Analysis of the conduct of the interview:
1. Assessment on the interview technique and skills of the interviewer
Would you have conducted the interview differently and if so in what respects
Any other comments
2. Summary of advice given to the client by solicitor
Principles of Interviewing
- Client must make the decisions based on full information and understanding in order to satisfy client. – yes only after solicitor took over
- Don’t miss the point
- Establish rapport and comfort
- Intentional / active listening
- Body language
- Appropriate questioning
- Verbal tracking
- Use plain English
Observations and Critique
As a general assessment of the overall interview, I found that it was very forced and awkward. This was a difficult interview where both the interviewer and the interviewee did not manage to build any rapport so as to converse and discuss the matter easily. This was due to many factors which I will describe here. First of all, the interviewer did not introduce himself nor explain his role in the interviewing process. This led to some confusion resulting in the client asking him for advice. Furthermore, he did not explain that all information gathered was confidential and that no action would be taken without her direction. This lack of explanation was the largest cause of the difficulty as the client was not comfortable with disclosing the details of her situation and obviously needed reassurance. This could be seen when she did not want to reveal her phone numbers nor the details of the parties she was complaining against. The interviewer did not see this and had to push her into giving out her details. Following this, the interviewer needed to ascertain the facts of the case and very inappropriately asked “What’s your problem…”, after which he leant back in his chair, folded his arms and looked down his nose at the client. The choice of words was poor, with a confrontational element to it.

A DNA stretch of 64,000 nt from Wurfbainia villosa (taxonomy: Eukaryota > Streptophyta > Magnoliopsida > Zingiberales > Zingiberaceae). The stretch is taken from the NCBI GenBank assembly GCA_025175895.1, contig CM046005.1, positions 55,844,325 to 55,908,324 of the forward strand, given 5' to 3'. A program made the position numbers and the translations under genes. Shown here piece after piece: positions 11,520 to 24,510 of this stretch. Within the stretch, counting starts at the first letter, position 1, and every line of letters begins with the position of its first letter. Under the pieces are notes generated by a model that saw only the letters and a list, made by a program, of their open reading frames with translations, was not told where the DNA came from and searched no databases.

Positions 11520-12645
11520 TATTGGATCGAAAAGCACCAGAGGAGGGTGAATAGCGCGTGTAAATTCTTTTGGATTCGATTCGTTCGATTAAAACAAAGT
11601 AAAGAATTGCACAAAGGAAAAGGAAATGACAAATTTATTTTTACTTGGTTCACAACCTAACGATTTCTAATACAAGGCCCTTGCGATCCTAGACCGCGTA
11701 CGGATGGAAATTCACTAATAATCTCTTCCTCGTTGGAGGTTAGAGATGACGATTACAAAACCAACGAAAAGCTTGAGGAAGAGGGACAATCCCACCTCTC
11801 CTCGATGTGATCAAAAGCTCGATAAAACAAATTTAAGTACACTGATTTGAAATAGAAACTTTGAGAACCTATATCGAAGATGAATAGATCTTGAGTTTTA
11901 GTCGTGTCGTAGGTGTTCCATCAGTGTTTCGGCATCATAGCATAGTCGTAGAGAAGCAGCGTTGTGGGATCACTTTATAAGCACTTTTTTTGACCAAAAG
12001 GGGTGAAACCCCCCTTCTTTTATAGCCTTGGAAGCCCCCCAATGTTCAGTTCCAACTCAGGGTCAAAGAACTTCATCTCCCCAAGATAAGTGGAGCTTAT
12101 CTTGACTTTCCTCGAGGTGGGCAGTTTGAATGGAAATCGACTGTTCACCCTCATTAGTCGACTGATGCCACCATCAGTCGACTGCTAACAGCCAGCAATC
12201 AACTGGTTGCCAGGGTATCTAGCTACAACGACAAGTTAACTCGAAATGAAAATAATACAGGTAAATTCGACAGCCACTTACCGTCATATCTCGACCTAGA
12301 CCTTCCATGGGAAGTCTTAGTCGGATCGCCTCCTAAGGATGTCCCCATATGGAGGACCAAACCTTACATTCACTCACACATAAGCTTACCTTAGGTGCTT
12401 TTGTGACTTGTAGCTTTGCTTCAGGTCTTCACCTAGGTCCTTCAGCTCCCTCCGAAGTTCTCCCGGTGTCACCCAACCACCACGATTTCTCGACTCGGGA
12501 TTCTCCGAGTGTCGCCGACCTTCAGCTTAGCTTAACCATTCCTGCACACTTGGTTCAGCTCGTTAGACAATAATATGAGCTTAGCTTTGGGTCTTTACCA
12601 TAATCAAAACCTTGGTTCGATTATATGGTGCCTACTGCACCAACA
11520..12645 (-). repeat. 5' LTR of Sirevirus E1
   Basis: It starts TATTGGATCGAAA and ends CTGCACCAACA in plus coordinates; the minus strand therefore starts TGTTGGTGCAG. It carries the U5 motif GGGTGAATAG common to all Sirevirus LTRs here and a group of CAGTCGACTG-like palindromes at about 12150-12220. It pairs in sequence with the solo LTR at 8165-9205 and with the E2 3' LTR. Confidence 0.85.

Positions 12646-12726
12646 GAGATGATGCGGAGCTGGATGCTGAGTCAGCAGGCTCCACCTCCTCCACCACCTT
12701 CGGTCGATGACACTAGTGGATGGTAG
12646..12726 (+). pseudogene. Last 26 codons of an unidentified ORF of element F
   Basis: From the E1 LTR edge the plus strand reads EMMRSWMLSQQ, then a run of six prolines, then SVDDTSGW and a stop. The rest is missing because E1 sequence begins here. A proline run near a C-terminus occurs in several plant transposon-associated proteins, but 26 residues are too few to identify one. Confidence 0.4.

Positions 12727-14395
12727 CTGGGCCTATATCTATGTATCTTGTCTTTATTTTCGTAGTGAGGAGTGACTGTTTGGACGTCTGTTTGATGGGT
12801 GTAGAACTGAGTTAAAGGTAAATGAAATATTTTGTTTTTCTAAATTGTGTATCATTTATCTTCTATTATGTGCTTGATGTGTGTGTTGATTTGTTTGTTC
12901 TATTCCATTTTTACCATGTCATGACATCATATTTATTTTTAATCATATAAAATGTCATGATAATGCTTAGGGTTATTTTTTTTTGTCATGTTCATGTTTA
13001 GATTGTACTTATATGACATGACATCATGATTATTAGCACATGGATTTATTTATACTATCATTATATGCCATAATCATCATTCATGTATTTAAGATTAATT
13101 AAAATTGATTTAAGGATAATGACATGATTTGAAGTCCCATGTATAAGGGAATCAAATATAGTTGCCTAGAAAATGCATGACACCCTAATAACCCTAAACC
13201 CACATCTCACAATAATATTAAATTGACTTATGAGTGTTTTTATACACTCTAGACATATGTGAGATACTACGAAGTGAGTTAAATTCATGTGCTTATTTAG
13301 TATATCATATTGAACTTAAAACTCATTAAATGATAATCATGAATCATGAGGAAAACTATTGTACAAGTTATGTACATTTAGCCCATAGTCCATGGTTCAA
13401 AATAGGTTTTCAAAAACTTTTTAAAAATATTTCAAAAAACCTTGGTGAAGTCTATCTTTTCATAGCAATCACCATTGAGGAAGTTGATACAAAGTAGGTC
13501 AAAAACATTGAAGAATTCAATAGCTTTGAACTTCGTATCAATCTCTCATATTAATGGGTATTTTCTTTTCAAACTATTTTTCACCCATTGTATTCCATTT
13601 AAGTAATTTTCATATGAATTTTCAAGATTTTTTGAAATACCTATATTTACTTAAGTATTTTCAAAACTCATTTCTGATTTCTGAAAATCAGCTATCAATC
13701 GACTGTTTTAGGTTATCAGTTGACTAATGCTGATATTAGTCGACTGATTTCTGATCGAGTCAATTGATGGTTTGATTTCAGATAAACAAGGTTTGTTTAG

Furthermore his body language at that point in time could be seen as demeaning. Unsurprisingly the client did not explain her situation very well. After the client started to talk, the interviewer cut her off by stating “so it has to do with your job”. This was perhaps an attempt on his part to clarify the picture in his head and perhaps to use verbal tracking to direct her appropriately but it just interrupted her train of thought and showed a total lack of active and intentional listening skills. This again failed to establish rapport with the client or to make her comfortable. The interviewer did finally ask what the client hoped to achieve, after which he was able to get a clearer idea of her intentions. Subsequently, the interviewer was able to extract the names of the parties complained about and went off to do a conflict check.
He did not explain what a conflict check was and just walked away. In response to this, the client looked taken aback and surprised. The term ‘conflict check’ is a legal one and he should have explained it to her in plain English. The rest of the interview continues in this fashion where the mistakes are repeated. Most noticeably the interviewer would ask the client questions to guide her, as he should, but then goes on to interrupt her, hence obstructing her thoughts and the flow of the conversation.